Shopping at Costco certainly has its perks. From the bulk food deals to cheap vacations, cars, and even insurance, Costco knows how to treat their members well. Especially when it comes to their dynamite return policy.
Costco’s generous return policy
Costco always has the customer in mind and wants to guarantee that the customer feels fully satisfied with the product they are purchasing. So besides a few exceptions (no electronics after 90 days, diamonds needing authenticity after 48 hours, or cigarettes and alcohol), Costco’s return policy is extremely generous. If you’re not satisfied, they’ll take it back.
“At Costco, member service is an utmost priority,” said one Costco spokesperson to Taste of Home. “We strive to ensure members have an easy, efficient and pleasant shopping experience. Our generous return policy and 100% satisfaction guarantee allow us to provide excellent member service.”
Again, Costco certainly knows how to treat their customers well through this return policy. But do customers know how to treat Costco with the same respect?
Some customers are abusing it
It’s probably safe to say that Costco’s customers do treat Costco with the respect it deserves. Costco is all about giving shoppers the best deals and experiences, and people are always proud to show off their Costco receipts with the taunting phrase “look how much I saved!” But there will always be a few outliers who take a generous return policy like Costco’s to their advantage.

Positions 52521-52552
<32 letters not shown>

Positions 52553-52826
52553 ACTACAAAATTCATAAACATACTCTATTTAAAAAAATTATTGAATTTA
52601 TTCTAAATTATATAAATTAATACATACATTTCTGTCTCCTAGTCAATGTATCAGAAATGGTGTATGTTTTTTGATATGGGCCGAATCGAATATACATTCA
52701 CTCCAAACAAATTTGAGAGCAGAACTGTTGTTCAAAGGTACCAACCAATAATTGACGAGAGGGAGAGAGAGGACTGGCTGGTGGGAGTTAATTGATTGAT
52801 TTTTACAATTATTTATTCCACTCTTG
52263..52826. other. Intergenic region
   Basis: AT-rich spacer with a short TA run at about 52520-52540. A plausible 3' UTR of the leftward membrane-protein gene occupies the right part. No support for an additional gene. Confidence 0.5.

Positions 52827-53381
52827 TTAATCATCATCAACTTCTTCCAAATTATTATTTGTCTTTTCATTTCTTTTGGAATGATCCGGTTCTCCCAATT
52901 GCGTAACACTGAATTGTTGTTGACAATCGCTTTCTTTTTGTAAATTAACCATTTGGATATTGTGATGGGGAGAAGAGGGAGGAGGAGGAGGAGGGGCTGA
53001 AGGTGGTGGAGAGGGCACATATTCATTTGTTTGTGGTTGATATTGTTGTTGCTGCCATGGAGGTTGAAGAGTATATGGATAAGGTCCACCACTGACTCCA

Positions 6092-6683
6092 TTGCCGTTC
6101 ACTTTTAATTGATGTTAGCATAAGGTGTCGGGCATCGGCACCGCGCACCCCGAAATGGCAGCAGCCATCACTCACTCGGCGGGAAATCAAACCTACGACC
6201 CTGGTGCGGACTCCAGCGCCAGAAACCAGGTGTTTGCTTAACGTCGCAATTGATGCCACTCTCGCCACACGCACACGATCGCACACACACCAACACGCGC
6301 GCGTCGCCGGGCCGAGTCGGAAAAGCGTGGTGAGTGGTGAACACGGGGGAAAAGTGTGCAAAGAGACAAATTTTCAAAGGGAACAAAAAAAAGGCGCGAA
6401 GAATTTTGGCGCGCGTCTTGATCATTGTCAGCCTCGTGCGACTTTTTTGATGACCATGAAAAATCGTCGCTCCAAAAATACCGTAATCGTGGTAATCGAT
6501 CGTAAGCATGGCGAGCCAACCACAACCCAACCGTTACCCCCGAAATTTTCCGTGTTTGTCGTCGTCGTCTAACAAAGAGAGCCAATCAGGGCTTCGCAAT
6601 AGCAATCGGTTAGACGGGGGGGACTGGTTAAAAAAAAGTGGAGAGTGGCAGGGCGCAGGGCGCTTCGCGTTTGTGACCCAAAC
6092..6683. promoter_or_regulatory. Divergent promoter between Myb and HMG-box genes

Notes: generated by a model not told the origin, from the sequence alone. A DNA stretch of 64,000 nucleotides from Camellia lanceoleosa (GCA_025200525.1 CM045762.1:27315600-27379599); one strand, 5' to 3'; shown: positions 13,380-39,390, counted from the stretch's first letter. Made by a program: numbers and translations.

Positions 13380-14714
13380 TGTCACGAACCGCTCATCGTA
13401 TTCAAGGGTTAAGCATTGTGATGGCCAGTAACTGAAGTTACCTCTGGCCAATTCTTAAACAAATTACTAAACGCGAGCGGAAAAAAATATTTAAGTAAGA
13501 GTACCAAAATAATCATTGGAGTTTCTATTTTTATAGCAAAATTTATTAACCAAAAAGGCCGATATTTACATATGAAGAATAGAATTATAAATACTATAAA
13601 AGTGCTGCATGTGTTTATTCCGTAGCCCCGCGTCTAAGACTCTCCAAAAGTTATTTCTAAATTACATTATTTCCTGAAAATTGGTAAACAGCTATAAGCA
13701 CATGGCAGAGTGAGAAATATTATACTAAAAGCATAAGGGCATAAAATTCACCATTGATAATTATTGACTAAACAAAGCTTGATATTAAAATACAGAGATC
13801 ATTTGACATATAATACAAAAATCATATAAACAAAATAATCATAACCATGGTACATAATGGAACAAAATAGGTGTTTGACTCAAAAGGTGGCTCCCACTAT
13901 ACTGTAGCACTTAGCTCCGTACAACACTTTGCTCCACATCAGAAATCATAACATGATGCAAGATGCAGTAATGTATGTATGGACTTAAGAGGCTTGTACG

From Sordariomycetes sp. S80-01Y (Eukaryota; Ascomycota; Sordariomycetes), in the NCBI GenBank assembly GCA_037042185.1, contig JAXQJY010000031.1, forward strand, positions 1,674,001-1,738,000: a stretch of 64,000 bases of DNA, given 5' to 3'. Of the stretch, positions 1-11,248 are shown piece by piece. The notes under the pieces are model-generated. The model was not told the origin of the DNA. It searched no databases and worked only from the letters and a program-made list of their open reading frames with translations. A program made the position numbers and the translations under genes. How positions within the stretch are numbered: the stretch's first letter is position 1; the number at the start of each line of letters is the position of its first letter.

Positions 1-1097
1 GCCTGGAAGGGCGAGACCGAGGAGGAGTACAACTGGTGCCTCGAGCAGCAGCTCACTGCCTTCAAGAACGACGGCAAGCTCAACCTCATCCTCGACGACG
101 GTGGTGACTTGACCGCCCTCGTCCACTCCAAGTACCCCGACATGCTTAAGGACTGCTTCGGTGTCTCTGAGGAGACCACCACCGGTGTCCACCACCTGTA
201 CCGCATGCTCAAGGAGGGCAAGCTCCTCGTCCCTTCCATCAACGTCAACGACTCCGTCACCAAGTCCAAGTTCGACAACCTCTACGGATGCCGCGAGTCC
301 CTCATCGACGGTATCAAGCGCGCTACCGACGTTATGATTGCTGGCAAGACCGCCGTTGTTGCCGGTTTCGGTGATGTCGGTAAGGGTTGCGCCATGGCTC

After a small dive into a few Reddit threads, I was absolutely shocked to find out what customers have successfully returned to the store. Some people have seen soiled mattresses, decade-old boomboxes, empty bottles of wine (the complaint was how the wine gave her a “headache”), half-eaten cake, and 10-year-old Kirkland Signature sneakers. One person even tried switching out the barcode of his new laptop and brought his old one back to Costco!
Costco’s workers certainly have seen some crazy returns, and they have a lot of secrets to share.
It’s a generous policy, but there’s a catch
Although employees accept most returns without batting an eye, some situations do raise eyebrows on Costco’s end. Business Insider recently reported on a situation where one person tried returning a printer she bought in 2010. When the return was declined, the manager had to express that this wasn’t the first time this particular customer had taken advantage of the return policy. After a bit of back and forth between this customer and Costco’s corporate offices, she was able to return the printer—but at the cost of her Costco membership, which was revoked.
Yes, Costco can actually revoke a membership if customers are abusing the return policy. In a statement to Taste of Home, Costco said, “memberships may be canceled due to abuse of the Member Privileges and Conditions.”
Should this catch stop you from getting a Costco membership? Not in the slightest. If anything, Costco’s policy is there to make sure your needs as a customer are fully satisfied. But if you’re still on the fence about buying a Costco membership, here’s how to determine if a Costco membership is worth it.